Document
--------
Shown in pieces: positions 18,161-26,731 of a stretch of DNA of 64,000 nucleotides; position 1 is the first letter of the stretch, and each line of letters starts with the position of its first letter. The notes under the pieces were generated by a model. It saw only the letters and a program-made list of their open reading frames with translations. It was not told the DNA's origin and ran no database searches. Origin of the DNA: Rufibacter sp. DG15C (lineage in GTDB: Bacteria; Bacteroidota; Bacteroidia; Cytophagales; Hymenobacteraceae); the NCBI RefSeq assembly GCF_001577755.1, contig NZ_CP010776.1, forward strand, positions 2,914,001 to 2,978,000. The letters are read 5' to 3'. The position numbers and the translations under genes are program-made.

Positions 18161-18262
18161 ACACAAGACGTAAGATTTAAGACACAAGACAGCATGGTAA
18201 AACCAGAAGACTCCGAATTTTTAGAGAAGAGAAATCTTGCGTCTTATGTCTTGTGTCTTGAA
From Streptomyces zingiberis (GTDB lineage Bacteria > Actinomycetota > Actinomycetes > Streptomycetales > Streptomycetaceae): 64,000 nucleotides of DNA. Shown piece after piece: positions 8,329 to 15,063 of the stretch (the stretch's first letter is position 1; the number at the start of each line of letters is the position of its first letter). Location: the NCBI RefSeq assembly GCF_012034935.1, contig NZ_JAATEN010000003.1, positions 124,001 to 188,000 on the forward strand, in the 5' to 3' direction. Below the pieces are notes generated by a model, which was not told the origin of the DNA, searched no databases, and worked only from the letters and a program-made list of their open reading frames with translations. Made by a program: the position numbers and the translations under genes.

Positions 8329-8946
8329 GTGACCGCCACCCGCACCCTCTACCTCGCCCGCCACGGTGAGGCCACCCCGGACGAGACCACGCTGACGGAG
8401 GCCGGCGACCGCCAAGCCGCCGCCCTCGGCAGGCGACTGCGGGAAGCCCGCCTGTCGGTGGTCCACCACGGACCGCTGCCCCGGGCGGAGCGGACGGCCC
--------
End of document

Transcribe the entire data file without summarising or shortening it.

Shown in pieces: positions 18,161-26,731 of a stretch of DNA of 64,000 nucleotides; position 1 is the first letter of the stretch, and each line of letters starts with the position of its first letter. The notes under the pieces were generated by a model. It saw only the letters and a program-made list of their open reading frames with translations. It was not told the DNA's origin and ran no database searches. Origin of the DNA: Rufibacter sp. DG15C (lineage in GTDB: Bacteria; Bacteroidota; Bacteroidia; Cytophagales; Hymenobacteraceae); the NCBI RefSeq assembly GCF_001577755.1, contig NZ_CP010776.1, forward strand, positions 2,914,001 to 2,978,000. The letters are read 5' to 3'. The position numbers and the translations under genes are program-made.

Positions 18161-18262
18161 ACACAAGACGTAAGATTTAAGACACAAGACAGCATGGTAA
18201 AACCAGAAGACTCCGAATTTTTAGAGAAGAGAAATCTTGCGTCTTATGTCTTGTGTCTTGAA
From Streptomyces zingiberis (GTDB lineage Bacteria > Actinomycetota > Actinomycetes > Streptomycetales > Streptomycetaceae): 64,000 nucleotides of DNA. Shown piece after piece: positions 8,329 to 15,063 of the stretch (the stretch's first letter is position 1; the number at the start of each line of letters is the position of its first letter). Location: the NCBI RefSeq assembly GCF_012034935.1, contig NZ_JAATEN010000003.1, positions 124,001 to 188,000 on the forward strand, in the 5' to 3' direction. Below the pieces are notes generated by a model, which was not told the origin of the DNA, searched no databases, and worked only from the letters and a program-made list of their open reading frames with translations. Made by a program: the position numbers and the translations under genes.

Positions 8329-8946
8329 GTGACCGCCACCCGCACCCTCTACCTCGCCCGCCACGGTGAGGCCACCCCGGACGAGACCACGCTGACGGAG
8401 GCCGGCGACCGCCAAGCCGCCGCCCTCGGCAGGCGACTGCGGGAAGCCCGCCTGTCGGTGGTCCACCACGGACCGCTGCCCCGGGCGGAGCGGACGGCCC